Reproductive endocrinology and infertility (REI) is a surgical subspecialty of obstetrics and gynecology that trains physicians in reproductive medicine addressing hormonal functioning as it pertains to reproduction as well as the issue of infertility. While most REI specialists primarily focus on the treatment of infertility, reproductive endocrinologists are trained to also test and treat hormonal dysfunctions in females and males outside infertility. Reproductive endocrinologists have specialty training (residency) in obstetrics and gynecology (ob-gyn) before they undergo sub-specialty training (fellowship) in REI.
In a number of countries, the pathway to become a subspecialist in REI is regulated. Thus, in the United States, for instance, the American Board of Obstetrics and Gynecology (ABOG) and American Osteopathic Board of Obstetrics and Gynecology set the standards for subspecialists to become certified. After four years of training in Obstetrics and Gynecology, a three-year approved fellowship needs to be successfully completed. Then, to become board certified in reproductive endocrinology and infertility, one must first complete board certification in obstetrics and gynecology (written and oral exams), and then certify in reproductive endocrinology and infertility (written and oral exams).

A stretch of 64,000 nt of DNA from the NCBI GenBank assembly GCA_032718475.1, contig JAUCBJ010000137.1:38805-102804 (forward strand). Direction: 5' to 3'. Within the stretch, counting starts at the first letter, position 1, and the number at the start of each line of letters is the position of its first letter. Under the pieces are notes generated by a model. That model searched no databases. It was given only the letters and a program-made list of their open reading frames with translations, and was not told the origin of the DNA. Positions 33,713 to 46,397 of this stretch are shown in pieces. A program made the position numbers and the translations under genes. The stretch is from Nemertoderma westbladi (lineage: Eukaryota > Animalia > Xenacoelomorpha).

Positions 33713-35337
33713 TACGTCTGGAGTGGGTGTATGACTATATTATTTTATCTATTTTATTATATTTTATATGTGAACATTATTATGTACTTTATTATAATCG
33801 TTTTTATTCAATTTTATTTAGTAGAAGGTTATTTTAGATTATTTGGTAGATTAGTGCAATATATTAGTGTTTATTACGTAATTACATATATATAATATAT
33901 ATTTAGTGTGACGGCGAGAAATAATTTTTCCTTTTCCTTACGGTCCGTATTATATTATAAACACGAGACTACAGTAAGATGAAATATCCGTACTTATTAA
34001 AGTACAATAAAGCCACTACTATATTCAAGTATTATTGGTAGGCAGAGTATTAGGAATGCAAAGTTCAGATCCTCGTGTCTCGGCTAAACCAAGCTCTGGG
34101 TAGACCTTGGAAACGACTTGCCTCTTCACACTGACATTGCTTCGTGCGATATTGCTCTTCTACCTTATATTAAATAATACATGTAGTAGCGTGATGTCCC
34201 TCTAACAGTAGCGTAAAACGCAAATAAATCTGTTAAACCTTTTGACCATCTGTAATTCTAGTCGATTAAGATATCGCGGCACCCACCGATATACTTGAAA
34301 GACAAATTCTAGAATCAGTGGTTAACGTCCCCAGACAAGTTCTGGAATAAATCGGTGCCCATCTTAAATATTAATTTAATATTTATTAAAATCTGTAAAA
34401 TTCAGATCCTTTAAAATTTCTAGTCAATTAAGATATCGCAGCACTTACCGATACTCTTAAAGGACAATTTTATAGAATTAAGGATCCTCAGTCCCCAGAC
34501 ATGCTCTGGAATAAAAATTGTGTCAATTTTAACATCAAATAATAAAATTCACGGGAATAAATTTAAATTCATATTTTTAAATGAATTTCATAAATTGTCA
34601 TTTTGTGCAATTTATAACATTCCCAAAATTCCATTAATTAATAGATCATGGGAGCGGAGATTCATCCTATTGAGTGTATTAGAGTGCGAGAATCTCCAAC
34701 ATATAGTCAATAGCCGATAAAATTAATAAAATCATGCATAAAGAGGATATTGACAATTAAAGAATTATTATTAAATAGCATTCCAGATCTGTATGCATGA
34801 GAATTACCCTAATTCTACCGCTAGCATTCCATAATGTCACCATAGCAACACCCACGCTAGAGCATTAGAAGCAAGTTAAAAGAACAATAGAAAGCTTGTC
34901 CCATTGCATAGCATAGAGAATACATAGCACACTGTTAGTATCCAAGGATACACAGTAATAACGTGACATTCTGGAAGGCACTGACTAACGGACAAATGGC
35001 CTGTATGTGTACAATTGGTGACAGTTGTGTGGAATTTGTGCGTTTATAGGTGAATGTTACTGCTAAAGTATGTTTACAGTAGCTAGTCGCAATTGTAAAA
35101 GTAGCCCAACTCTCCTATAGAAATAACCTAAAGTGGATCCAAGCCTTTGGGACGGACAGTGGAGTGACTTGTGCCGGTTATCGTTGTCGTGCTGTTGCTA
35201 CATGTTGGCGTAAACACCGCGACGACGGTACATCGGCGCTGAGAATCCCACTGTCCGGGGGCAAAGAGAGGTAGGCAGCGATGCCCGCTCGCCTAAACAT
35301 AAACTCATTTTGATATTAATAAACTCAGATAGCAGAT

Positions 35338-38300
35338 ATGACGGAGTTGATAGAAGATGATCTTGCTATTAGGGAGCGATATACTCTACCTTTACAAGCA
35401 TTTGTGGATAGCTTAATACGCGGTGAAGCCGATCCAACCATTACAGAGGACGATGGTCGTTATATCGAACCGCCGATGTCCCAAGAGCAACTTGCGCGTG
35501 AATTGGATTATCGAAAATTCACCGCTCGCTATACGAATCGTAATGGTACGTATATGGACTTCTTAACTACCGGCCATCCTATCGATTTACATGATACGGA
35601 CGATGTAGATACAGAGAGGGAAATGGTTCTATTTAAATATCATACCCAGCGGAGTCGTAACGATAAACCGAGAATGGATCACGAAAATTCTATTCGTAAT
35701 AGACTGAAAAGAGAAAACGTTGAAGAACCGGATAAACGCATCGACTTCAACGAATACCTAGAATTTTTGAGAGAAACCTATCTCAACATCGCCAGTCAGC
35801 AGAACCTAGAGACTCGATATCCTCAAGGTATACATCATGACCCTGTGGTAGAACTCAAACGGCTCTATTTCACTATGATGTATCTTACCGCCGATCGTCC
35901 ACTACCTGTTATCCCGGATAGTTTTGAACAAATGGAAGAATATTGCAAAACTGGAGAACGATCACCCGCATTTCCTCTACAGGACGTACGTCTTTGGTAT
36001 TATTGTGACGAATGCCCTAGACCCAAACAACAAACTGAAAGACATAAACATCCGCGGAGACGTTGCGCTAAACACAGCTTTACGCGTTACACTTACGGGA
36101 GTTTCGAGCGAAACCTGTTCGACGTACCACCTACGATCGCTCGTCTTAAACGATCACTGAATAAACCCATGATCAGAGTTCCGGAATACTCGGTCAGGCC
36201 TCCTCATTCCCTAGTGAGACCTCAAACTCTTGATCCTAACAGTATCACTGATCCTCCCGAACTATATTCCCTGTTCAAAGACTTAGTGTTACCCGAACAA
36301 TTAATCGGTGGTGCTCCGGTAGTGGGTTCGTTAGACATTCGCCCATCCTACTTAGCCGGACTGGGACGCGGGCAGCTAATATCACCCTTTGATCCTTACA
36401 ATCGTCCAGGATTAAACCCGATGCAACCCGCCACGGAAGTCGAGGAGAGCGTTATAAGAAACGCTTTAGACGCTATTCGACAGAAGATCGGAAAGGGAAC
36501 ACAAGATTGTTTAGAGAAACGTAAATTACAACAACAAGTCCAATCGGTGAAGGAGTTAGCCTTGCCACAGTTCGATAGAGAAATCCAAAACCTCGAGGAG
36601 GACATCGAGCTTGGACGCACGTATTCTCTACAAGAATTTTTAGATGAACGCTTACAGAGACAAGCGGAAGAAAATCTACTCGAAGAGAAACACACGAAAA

In the United States, fellowship in reproductive endocrinology and infertility usually takes 3 years, and is offered in 40 centers across the country as of 2013.
In the European Union, the European Board and College of Obstetrics and Gynaecology (EBCOG) has accreditation centers for a subspecialist training program in reproductive medicine at 4 centers across the EU as of 2012.
Reproductive endocrinologists Certified by ACOG often belong to a specific medical society named Society for Reproductive Endocrinology and Infertility (SREI). As a condition of full membership, medical practitioners must be ACOG-certified in the reproductive endocrinology and infertility subspecialty.
Also, many academic journals in obstetrics and gynaecology dedicate many articles to reproductive endocrinology and infertility.